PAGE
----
I know I’ve written about this on my blog before but, as time has passed and I am now nearly four years into owning my handy Kindle, the feeling of sensory deprivation, particularly when I am reading fiction, has intensified. That said, when I am reading a biography of an artist, which I do at least once a year, I feel the same way—deprived. I don’t have a tablet—maybe, in fairness, that would make a difference—so I can’t experience color plates. But it’s more than that.
I remember what it was like to be immersed in a book, not in reading, but the book itself, when I was a teen and my mother had to wrench me out of story reverie to come into dinner and I put the book down on the table carefully bookmarked and that object, that world, awaited my return, constant and predictable, partially because it was an object. Who needed dinner? I had been devouring the pages of that book and was nourished enough.
My mother’s father was a traveling salesman and every time he returned home to Vienna, he brought my mother a book. She built a library which she had to leave behind when she fled to Paris and then to America. Every time she moved after that, her books where unpacked before her clothes or her cutlery. Even when her sight dimmed, I could never persuade her to try an e-reader. She held a book and flipped the pages as I read to her.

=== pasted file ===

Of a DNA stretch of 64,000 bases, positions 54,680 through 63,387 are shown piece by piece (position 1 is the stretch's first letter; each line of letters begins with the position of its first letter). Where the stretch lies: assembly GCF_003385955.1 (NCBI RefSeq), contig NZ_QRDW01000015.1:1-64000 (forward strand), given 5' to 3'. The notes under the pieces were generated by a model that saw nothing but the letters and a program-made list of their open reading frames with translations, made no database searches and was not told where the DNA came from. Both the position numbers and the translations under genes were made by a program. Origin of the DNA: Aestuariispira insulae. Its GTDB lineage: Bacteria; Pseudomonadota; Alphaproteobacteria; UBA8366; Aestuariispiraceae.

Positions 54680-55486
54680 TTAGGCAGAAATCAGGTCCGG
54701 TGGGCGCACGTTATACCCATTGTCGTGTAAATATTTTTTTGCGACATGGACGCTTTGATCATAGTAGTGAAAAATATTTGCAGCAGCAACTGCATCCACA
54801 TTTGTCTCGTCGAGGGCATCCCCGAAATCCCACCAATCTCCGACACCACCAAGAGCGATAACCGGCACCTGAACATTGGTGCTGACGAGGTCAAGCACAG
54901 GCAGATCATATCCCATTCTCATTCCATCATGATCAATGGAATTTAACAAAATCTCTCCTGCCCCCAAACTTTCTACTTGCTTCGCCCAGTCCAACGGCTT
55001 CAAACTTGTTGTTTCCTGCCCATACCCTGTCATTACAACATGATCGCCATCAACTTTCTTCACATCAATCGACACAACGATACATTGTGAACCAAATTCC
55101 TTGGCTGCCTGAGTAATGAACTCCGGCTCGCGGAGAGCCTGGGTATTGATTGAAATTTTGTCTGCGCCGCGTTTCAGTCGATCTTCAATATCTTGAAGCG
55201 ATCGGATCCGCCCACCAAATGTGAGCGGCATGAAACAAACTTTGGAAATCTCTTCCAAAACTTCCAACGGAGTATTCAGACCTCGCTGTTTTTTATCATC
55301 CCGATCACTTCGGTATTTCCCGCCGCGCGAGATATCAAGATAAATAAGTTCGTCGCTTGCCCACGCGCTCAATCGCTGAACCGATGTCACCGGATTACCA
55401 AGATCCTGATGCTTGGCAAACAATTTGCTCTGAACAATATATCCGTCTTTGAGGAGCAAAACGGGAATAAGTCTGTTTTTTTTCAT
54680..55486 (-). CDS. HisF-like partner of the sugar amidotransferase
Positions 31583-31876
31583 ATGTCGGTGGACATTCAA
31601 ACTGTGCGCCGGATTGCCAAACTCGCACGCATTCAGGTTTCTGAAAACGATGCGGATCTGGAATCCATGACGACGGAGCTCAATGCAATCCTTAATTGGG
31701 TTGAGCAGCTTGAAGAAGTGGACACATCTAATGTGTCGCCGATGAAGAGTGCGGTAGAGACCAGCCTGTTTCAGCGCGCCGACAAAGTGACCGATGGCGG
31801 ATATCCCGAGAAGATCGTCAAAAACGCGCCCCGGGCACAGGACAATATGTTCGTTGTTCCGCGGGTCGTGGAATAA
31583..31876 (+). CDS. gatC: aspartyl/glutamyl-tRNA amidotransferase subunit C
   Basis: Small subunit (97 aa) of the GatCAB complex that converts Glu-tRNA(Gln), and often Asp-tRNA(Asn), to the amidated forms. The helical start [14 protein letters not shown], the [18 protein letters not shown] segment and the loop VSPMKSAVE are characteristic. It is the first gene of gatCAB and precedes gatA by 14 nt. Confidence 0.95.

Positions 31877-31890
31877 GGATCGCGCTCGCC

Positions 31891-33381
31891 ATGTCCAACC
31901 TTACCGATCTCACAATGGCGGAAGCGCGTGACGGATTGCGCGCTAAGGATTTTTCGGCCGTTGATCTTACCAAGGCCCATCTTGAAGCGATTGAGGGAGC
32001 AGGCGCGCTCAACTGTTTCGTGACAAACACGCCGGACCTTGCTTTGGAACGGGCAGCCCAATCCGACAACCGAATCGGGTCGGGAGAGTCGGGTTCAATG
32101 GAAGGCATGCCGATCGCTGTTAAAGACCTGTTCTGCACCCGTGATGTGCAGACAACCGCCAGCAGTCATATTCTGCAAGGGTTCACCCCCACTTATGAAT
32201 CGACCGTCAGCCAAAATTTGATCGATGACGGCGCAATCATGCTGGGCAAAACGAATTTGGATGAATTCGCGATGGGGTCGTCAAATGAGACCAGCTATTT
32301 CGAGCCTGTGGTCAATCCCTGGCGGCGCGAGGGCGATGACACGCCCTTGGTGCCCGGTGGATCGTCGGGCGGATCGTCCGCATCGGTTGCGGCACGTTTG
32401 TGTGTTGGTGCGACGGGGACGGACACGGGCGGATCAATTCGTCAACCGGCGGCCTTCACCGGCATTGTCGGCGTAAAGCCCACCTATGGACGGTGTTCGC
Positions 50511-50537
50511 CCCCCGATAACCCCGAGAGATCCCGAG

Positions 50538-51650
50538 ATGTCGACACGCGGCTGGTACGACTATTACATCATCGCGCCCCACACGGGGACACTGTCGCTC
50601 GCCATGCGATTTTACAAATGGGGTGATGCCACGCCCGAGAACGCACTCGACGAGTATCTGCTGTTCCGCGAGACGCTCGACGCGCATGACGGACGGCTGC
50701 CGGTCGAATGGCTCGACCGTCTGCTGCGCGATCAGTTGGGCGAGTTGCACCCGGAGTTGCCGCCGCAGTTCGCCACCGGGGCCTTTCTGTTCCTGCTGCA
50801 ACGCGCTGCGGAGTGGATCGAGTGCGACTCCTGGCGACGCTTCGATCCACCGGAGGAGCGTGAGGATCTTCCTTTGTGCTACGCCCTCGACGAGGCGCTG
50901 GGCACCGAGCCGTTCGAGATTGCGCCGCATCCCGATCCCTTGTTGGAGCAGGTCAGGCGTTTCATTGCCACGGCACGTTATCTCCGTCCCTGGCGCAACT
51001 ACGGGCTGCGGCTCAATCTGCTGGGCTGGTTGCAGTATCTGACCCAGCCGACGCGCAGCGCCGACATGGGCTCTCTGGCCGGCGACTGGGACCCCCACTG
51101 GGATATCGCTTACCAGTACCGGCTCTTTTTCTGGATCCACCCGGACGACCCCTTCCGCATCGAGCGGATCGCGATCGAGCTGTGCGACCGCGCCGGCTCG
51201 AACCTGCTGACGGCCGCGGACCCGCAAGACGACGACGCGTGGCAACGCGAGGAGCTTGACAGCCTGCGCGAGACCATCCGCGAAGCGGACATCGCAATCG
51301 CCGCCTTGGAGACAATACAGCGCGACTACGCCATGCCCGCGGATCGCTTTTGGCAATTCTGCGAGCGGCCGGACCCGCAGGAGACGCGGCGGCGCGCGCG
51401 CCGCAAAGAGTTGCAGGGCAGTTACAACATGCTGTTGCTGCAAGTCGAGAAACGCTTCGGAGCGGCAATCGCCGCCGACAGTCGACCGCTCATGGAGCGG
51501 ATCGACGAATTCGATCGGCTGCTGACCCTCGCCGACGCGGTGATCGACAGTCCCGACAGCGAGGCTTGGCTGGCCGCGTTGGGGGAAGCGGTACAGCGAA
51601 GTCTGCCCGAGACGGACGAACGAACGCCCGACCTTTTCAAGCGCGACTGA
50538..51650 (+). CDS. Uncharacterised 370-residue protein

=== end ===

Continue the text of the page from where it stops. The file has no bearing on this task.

That is a visceral connection. E-readers are flat and, in more ways than one, the words they store are elusive. We can still lose ourselves, sink into the story, but it somehow feels different on an e-reader, for a while anyway, until the story takes over.
So, every couple of months, I treat myself to a three-dimensional book at an independent bookstore. And I walk away relieved and satisfied to have made such a purchase. And this "relief" and "satisfaction" are sensory, not cerebral, because I haven't read the book as yet. I am, simply, possessing it physically. The book has heft, weight, and gravitas. I can feel it and know that it is mine.